Baylor University School of Education has received a gift from Don, BBA ’81, and Janette Carpenter to establish the Carpenter Embedded Global Classroom, Baylor University’s first fully funded study-abroad embedded classroom.
Through the Carpenter Embedded Global Classroom, School of Education students will participate firsthand in comparative education experiences in locations around the globe at no additional charge to the student.
As school districts throughout Texas and the United States increasingly seek teachers with a broad cultural competency, the Carpenter Embedded Classroom will empower students to meet those needs.
“The School of Education is grateful for this generous and insightful investment in the lives of Baylor students by the Carpenter family,” said Michael K. McLendon, Ph.D., dean of the School of Education. “Their decision to support this expansion of social, economic and policy perspectives for Baylor students through cross-cultural learning serves to highlight the value of this family as a true partner of Baylor University in pursuing its mission of educating men and women for worldwide service.”
The endowment enables the School of Education to embed foreign travel experiences directly into select classes, providing students with the chance to interact with students around the globe and immerse themselves in different educational cultures.
Carpenter Global Classroom experiences will be designed and selected with a goal of empowering students with both an enhanced understanding of education in other countries and a broader perspective of the uniqueness of the American educational system. Participating students will not have to pay transportation, lodging or other travel expenses.
This spring, the inaugural Carpenter Embedded Classroom experience will take place March 4-12, 2017, (Spring Break) in Queretaro, Mexico, as a part of the School of Education’s semester-long “Social Issues in Education” class, taught by Tony Talbert, Ph.D., School of Education professor, assistant department chair and coordinator of the School of Education’s Secondary Education Program.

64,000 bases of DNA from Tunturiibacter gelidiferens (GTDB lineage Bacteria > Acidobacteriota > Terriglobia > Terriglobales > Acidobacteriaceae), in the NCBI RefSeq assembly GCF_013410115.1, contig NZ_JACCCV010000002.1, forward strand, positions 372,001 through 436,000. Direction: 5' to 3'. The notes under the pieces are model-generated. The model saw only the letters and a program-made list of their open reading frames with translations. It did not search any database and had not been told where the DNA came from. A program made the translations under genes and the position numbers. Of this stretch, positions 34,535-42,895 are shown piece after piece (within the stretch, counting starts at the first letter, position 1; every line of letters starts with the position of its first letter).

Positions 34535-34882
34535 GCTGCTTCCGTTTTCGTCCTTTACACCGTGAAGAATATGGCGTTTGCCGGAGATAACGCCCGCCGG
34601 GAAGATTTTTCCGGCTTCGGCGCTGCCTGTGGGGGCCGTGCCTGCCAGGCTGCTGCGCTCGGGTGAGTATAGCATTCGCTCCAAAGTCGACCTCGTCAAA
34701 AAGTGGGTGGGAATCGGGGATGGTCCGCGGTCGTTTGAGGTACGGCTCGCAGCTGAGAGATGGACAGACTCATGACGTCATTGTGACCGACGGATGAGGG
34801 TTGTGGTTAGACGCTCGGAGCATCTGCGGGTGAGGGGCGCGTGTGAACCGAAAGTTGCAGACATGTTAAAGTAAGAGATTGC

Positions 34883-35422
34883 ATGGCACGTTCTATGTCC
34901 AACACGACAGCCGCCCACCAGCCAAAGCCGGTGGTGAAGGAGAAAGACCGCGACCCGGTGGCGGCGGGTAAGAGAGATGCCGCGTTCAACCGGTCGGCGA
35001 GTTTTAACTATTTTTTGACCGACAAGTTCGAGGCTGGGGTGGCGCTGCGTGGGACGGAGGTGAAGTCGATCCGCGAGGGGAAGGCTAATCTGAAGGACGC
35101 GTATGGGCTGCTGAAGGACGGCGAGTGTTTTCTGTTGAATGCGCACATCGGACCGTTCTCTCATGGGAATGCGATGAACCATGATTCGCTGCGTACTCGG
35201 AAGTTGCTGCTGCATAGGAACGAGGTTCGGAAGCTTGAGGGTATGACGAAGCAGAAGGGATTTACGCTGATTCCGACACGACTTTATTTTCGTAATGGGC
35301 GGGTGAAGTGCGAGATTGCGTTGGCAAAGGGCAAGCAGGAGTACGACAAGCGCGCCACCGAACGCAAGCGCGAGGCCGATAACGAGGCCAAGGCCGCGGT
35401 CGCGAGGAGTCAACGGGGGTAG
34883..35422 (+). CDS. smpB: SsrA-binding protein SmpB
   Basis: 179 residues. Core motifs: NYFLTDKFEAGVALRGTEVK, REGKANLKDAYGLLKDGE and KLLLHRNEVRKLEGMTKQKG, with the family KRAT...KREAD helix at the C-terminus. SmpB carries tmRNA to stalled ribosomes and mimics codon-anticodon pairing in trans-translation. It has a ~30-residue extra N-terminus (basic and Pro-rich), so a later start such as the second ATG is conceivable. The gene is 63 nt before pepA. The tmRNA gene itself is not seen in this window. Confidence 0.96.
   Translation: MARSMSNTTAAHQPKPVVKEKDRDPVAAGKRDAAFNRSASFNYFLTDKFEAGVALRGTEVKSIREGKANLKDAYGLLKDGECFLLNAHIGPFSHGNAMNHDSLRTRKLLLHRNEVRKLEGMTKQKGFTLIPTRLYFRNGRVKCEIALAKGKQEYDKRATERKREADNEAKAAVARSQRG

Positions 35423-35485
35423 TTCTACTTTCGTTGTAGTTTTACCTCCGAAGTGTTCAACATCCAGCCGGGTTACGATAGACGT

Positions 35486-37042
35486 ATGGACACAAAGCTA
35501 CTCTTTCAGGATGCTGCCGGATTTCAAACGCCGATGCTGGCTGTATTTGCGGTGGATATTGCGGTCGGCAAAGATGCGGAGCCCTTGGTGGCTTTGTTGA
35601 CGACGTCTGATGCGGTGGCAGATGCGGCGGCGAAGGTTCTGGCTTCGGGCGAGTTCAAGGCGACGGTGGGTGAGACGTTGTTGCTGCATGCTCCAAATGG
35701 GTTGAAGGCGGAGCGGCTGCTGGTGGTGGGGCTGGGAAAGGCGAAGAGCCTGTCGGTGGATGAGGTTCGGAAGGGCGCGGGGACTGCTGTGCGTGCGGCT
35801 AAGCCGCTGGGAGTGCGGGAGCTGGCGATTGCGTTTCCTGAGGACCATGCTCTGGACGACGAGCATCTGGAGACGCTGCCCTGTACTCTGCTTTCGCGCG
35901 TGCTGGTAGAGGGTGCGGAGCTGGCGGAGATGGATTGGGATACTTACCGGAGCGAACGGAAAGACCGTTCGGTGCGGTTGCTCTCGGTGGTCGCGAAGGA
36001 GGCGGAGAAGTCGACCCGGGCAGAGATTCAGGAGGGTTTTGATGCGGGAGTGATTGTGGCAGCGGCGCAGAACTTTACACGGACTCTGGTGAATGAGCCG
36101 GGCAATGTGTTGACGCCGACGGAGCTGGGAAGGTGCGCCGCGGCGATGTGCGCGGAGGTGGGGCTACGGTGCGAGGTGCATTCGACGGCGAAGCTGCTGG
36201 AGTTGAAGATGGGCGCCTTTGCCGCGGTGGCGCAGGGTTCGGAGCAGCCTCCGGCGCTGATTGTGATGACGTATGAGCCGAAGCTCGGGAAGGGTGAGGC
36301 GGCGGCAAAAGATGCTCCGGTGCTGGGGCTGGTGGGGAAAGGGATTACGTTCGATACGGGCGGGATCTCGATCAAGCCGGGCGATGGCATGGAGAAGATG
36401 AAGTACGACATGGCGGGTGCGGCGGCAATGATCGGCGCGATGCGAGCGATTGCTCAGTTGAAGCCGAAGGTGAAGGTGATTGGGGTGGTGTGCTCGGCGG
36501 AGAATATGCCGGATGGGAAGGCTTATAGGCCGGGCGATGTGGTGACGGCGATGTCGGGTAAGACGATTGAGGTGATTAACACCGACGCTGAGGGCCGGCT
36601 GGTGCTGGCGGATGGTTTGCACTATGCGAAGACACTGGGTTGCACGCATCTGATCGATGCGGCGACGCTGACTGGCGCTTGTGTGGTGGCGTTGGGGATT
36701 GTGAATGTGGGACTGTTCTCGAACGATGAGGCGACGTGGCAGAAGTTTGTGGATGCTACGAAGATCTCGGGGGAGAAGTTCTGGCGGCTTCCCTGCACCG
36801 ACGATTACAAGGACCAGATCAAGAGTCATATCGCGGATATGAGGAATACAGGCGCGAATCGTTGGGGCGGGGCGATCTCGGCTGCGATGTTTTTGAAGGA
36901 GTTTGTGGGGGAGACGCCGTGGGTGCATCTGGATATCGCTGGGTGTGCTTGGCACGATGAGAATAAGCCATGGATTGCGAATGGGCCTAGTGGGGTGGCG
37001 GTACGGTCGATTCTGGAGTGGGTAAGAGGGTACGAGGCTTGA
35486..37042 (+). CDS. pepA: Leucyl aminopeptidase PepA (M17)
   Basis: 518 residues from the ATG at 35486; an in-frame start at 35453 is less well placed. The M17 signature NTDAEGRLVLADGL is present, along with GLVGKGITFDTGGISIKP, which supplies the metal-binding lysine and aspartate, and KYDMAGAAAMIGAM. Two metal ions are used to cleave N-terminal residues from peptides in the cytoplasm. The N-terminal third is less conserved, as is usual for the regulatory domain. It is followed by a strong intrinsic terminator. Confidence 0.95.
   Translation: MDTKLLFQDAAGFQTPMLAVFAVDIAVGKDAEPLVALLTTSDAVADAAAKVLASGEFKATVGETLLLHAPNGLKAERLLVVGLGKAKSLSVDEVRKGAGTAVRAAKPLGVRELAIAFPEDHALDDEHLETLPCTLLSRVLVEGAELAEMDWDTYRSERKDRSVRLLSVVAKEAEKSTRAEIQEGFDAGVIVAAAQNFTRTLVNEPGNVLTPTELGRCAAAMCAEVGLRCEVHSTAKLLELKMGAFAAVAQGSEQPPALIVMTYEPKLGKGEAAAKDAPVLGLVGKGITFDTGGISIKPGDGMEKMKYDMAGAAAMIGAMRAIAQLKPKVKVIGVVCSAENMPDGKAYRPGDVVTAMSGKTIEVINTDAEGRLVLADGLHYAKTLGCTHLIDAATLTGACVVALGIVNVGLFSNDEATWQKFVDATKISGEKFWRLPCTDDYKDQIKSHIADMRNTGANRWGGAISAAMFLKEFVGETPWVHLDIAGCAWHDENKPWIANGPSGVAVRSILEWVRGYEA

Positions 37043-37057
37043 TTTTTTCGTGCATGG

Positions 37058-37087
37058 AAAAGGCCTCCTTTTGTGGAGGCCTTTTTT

Students will examine local and global educational structures in a historical and contemporary context, develop an understanding of culturally relevant and affirming pedagogies in all contexts, and explore how race, class, gender, sexuality, language, privilege, faith, worldview and other differences affect schools and communities.
“As a teacher, you are often put into environments where you are serving students from different cultural backgrounds, or who are impoverished and disadvantaged for reasons not of their own making,” Don Carpenter said. “We wanted to extend these opportunities to Baylor students, because in so doing, you build empathy. As an educator, you give students the tools they need to learn and develop to their full potential. Through experiences in global classrooms, Baylor students can develop understanding and empathy to help them as they teach and influence students of their own throughout their careers.”
Queretaro is a world-heritage colonial city located northwest of Mexico City and is a safe travel destination for Americans. The School of Education students and faculty will travel as a group, flying directly from Dallas/Ft. Worth International Airport to Queretaro.
Baylor’s partner in Queretaro is Monterrey Tec University, one of the most prestigious universities in Latin America. The March trip represents the first of many such partnerships that will open other opportunities to Baylor students throughout the Americas and around the globe.
“We are very grateful to the Carpenters for this generous and visionary gift to the School of Education,” said L. Gregory Jones, Ph.D., Baylor executive vice president and provost. “Education and educators in the 21st century need to be globally conscious, and this gift will offer a transformational opportunity for our students. This is tremendously exciting for Baylor and for our School of Education.”
Baylor University has explored the concept of a global embedded classroom as a tangible expression of the University mission, “to educate men and women for worldwide service by integrating academic excellence and Christian commitment within a caring community.” The generosity of the Carpenter family, whose longtime support has benefitted many Baylor education students, enabled the School of Education to take a leadership role in pioneering Baylor’s first endowed embedded classroom.